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Thread: New HP5 Plus data sheet

  1. #11
    おせわに なります! Andrew O'Neill's Avatar
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    Re: New HP5 Plus data sheet

    That new data is much closer to what I have been using for decades. Their old data was way too high.

  2. #12

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    Re: New HP5 Plus data sheet

    Quote Originally Posted by Corran View Post
    reciprocity corrections given by Ilford (or others) really ought to be for Zone V
    Bryan, I agree in that the new HP5 corrections look calculated for Z-V, but I suspect that the older ones look to be intended more for film speed correction, this is the capability to record detail at -3 stops.

    Well, this was 1 stop difference for 30s exposures...

    Anyway, in night photography, and as an starting point, overexposing a bit may harm less than crunching the shadows...


    Quote Originally Posted by Corran View Post
    Shooting some in the conditions one expects to be in gives a wealth of information - more-so than testing at home. IMO.
    Yes, I agree, just making some bracketings at night one may get the sweet point, and by the way with the bracketing one goes home with the image.

    Anyway making a LIRF calibration is not that weird if one likes testing, just we need to spend 3 sheets and some 2 hours.

    It's straight, we develop 1 sheet at N, another one at N-1 , and N-2. In each sheet we made several contact copies from the narrow density wedge (T2115) with the exposure times we want... the rest is like always, and with that info one is able to nail the shot in any situation...

    With Neopan all that was unnecessary


    Quote Originally Posted by Andrew O'Neill View Post
    That new data is much closer to what I have been using for decades. Their old data was way too high.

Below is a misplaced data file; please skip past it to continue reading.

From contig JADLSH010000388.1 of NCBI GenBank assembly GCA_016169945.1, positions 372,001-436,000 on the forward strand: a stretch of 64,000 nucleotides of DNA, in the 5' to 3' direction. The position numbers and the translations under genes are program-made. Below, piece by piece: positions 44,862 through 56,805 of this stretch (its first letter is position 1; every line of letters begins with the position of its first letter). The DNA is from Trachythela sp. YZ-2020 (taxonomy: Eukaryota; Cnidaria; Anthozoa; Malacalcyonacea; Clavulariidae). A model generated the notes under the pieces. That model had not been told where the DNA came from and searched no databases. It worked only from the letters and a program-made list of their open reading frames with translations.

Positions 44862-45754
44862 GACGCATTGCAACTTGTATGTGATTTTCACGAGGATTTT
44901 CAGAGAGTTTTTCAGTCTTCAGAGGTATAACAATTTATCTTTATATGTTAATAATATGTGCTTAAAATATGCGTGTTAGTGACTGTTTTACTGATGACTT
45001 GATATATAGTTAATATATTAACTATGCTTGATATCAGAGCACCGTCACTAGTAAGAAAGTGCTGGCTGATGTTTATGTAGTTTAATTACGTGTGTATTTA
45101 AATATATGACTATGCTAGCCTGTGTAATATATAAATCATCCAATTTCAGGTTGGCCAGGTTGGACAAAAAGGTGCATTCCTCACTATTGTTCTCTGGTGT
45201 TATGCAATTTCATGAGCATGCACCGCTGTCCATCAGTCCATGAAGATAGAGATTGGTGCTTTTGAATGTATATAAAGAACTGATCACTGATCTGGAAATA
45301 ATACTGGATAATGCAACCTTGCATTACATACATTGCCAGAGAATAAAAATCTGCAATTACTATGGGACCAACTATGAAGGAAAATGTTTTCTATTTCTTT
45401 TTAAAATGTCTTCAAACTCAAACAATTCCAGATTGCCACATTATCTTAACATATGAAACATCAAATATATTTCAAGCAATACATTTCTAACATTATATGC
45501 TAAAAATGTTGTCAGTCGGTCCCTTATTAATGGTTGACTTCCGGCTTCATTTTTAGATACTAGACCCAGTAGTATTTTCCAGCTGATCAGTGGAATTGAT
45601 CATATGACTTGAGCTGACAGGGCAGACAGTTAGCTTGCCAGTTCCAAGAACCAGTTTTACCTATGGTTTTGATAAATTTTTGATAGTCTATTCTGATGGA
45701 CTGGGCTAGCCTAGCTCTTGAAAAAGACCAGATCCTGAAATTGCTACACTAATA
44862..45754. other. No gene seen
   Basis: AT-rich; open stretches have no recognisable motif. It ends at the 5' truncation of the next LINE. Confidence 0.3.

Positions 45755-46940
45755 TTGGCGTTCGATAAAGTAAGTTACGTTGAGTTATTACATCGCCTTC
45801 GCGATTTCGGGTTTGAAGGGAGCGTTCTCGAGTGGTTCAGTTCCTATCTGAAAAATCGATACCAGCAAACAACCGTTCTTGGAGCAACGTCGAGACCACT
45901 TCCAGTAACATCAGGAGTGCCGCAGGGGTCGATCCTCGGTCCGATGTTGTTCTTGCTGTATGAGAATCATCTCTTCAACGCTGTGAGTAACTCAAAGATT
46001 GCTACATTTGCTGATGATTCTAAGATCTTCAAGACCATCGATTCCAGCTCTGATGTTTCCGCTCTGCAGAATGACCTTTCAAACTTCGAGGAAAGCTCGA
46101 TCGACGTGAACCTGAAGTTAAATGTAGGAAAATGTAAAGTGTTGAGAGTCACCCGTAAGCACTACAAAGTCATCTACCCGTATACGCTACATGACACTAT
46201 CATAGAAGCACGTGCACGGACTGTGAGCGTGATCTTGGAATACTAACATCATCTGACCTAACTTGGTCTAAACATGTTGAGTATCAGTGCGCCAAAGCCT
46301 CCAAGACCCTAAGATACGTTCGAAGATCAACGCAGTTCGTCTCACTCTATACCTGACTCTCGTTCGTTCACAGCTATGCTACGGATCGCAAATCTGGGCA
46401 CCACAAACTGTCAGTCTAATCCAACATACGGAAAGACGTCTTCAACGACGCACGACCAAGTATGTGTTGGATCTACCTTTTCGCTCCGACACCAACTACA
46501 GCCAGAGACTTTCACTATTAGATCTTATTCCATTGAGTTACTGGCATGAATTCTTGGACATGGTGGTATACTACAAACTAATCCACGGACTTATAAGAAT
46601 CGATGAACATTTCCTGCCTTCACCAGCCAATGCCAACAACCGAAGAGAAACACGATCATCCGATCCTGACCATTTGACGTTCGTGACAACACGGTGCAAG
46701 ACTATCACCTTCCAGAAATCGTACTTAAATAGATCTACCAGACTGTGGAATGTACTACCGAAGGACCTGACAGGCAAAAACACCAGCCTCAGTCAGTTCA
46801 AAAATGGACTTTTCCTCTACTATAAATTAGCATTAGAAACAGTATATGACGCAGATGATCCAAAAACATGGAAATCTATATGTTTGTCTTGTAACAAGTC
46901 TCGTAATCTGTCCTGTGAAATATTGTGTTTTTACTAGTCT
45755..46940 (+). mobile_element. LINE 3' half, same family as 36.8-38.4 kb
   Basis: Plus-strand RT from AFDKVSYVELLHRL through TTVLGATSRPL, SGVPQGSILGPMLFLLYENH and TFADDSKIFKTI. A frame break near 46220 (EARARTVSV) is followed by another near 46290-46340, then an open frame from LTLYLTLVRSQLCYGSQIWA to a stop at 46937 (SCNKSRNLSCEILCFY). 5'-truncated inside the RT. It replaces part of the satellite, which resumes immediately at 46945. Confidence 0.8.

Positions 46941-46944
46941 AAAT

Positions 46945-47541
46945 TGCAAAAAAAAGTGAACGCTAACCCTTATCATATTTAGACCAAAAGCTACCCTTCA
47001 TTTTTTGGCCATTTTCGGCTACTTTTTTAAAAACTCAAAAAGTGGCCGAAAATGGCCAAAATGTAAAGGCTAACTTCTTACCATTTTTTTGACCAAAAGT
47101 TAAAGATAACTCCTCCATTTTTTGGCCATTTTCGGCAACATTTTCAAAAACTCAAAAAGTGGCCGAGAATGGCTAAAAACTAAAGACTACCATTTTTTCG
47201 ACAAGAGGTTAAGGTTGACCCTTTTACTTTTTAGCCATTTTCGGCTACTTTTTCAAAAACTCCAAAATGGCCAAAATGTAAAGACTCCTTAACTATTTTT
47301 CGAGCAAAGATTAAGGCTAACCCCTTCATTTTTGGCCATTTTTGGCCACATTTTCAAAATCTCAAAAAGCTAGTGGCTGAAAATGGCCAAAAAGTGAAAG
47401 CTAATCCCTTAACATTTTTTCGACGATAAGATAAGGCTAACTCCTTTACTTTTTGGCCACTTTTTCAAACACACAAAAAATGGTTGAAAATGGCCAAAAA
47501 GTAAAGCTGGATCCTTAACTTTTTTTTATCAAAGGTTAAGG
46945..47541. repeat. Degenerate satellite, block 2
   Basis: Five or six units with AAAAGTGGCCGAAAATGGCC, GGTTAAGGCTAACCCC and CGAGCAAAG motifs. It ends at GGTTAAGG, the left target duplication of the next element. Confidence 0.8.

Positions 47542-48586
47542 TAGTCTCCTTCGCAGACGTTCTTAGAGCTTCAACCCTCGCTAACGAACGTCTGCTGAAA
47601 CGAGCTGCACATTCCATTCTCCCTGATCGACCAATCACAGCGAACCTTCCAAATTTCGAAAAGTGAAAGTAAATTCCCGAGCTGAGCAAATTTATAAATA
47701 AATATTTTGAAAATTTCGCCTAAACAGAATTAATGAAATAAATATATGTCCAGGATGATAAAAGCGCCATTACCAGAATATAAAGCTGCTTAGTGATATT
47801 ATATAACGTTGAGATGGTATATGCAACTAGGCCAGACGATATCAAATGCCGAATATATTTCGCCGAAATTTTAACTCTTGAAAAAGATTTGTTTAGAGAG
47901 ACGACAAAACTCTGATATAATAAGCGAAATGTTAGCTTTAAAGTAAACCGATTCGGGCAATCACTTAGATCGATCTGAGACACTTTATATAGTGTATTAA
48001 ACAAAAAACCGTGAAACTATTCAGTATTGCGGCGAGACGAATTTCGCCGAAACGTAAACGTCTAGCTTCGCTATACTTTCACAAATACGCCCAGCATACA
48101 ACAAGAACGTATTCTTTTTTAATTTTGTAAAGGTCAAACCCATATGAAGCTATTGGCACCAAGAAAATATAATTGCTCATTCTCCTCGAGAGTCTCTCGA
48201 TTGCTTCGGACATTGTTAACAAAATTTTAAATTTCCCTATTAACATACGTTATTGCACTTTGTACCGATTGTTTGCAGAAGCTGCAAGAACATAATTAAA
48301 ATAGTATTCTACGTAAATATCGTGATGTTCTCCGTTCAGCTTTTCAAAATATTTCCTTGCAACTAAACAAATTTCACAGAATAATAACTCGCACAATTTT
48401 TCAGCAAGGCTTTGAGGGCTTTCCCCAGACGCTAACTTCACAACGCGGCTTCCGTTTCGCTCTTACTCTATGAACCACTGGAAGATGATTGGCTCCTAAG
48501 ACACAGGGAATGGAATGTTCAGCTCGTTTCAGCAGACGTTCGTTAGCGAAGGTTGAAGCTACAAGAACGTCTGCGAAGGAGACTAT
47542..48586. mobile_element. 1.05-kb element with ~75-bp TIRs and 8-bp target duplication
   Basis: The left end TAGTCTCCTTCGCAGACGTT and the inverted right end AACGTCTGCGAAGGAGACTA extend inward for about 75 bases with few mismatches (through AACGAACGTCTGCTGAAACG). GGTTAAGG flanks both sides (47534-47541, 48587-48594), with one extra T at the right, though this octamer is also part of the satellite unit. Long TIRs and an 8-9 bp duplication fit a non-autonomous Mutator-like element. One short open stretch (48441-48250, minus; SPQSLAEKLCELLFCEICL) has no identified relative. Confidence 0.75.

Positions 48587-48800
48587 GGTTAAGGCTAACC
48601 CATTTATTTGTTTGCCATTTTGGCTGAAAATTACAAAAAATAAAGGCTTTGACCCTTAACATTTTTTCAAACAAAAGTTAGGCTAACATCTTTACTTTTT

Andrew, yes... but this also depends on how we correct LIRF. If there are several ways to meter plus personal shifts, by adding the LIRF corrections...

    IMHO its is true that the old corrections tended to overexpose the mids, but it is also true that the new corrections should have a tendence to underexpose the shadows.

    As we also have a dynanic range contraction with LIRF then there is no single good correction.

    IMHO this matters on how we use the correction:

    > if using the old correction then it had to follow a N- development to not cook mids and highlights,

    > if using the new correction we have to understand that we may loss Z-III, so sometimes we may want to overexpose 1 stop, but then, in practice, we are using the old corrections...

    So, perhaps, we can conclude that if our scene is not contrasty then the new correction is better, but if we have a contrasty scene then the old correction provided a safety belt, but then we may have to rely on a following N- development...
    Last edited by Pere Casals; 1-Sep-2018 at 06:07.

  3. #13
    Steven Ruttenberg's Avatar
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    Re: New HP5 Plus data sheet

    Okay, so this sounds like a chemistry class How does all this help? I made a 30 min exposure on Tmax 100 of a mural (posted in another thread) and simply developed it "normally" in Tmax developer at 68 degrees F. From what I can see, it came out fine.

    I want to get into long exposure, not only for daylight using an ND filter for rivers, streams and to remove people when shooting architecture in the city, I want to do night time photography. So, if I expose say the darkest part of the scene, that meter reading is correct to place that spot in Zone V. Let's say now, I make a long exposure of that using an ND filter that gives me say 2 hour expsoure for that point to be in Zone V. Or, I make a night time exposure that is say 2 hours using ambient light (typically a best guess for exposure times) How would I develop my negatives?

    I am using Tmax100, Acros 100, Delta 100 and how HP-5 400.